Ricky Gervais, the comic genius who created The Office, shared some interesting thoughts on his blog about creativity. What he said was simple and powerful: creativity is the ability to play. That’s it.
“Scientific studies of creativity have basically concluded that it can’t be taught, as it is a “facility” rather than a learned skill,” Gervais wrote. “Putting it very crudely, creativity is the ability to play. And, to be able to turn that facility on and off when necessary. That makes perfect sense to me. Everything I’ve ever written, created, or discovered artistically has come out of playing.”
If you follow Ricky Gervais on Twitter, you will appreciate his boundless capacity for play. I don’t know when the guy ever sleeps. Between acting, producing, and tweeting non-stop, he is an artist constantly at play. A barrage of witty, bizarre, irreverent and at times randy tweets streams forth from him, seemingly 24/7. It is all in good fun.
In his blog piece he uses a quote Scott Adams that sums it up: “Creativity is allowing yourself to make mistakes. Art is knowing which ones to keep.”
When I read fiction writers’ blogs, there is often an undertone of frustration and angst. We all got hooked on writing fiction because it was fun. As Ricky Gervais would put it, writing is play. However, it seems these days too many writers find it is not play at all, but work.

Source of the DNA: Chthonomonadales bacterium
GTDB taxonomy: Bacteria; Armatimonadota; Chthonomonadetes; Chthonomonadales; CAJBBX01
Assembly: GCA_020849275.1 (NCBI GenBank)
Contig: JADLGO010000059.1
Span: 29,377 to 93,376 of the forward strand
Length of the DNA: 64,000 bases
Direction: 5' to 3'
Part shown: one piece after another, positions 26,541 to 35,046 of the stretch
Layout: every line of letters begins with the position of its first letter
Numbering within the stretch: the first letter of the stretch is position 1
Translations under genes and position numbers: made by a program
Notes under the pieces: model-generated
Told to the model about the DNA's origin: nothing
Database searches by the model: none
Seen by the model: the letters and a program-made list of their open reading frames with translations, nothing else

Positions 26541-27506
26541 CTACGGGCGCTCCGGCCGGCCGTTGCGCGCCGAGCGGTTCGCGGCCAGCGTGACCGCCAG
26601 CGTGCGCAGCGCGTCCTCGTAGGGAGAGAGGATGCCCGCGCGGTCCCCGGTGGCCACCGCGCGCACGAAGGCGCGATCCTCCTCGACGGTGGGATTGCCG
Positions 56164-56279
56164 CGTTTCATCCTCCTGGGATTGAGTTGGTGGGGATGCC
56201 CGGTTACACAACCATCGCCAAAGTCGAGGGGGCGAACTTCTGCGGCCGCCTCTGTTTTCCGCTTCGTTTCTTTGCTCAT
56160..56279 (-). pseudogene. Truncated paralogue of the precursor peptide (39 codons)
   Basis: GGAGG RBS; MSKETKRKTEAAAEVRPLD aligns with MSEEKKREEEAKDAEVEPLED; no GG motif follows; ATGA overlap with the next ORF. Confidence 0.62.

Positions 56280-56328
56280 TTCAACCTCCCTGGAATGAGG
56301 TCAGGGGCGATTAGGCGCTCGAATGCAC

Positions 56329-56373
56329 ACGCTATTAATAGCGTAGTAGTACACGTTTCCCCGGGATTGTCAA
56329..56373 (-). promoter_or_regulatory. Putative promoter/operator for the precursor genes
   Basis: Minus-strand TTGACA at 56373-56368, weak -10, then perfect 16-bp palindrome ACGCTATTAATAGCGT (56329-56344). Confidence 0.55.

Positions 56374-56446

Let’s examine the underlying reasons for the “writing as work” lament. To do this, we must break down the stages of writing a novel. The first draft most resembles play, or at least it should. I’ve heard the analogy that the first draft is when the writer lets the child come out. The writer lets her imagination run wild in the first draft. No idea is too far-fetched to include in a first draft. A writer must keep her inhibitions locked away. The second draft is when the adult takes over. The ruthless editor in each of us tells the child: no, you can’t include this; it weakens the story. This is too much telling and not enough showing. That long, rambling scene you love so much? It has to go.
The tedium gets worse as the writer goes through more rounds of revision. Those who have traditional publishers must then submit to rounds of professional editing. And then contracts and marketing schedules. No wonder it feels like all work and no play.
Ricky Gervais has the right idea, “The answer is simple,” he writes. “Never grow up. I don’t mean don’t become an adult with responsibility and the weight of the world on your shoulders. I simply mean if you’re writing or directing, give yourself enough time to play. Play the fool. Goad. Shock. Laugh. Trip over something that isn’t there. Try something. And never be afraid to fail. That failure is useful too. It’s just another building block.”
Read the full blog post here
What about you? Do you find writing is all work and no play? How do you put the play back in writing?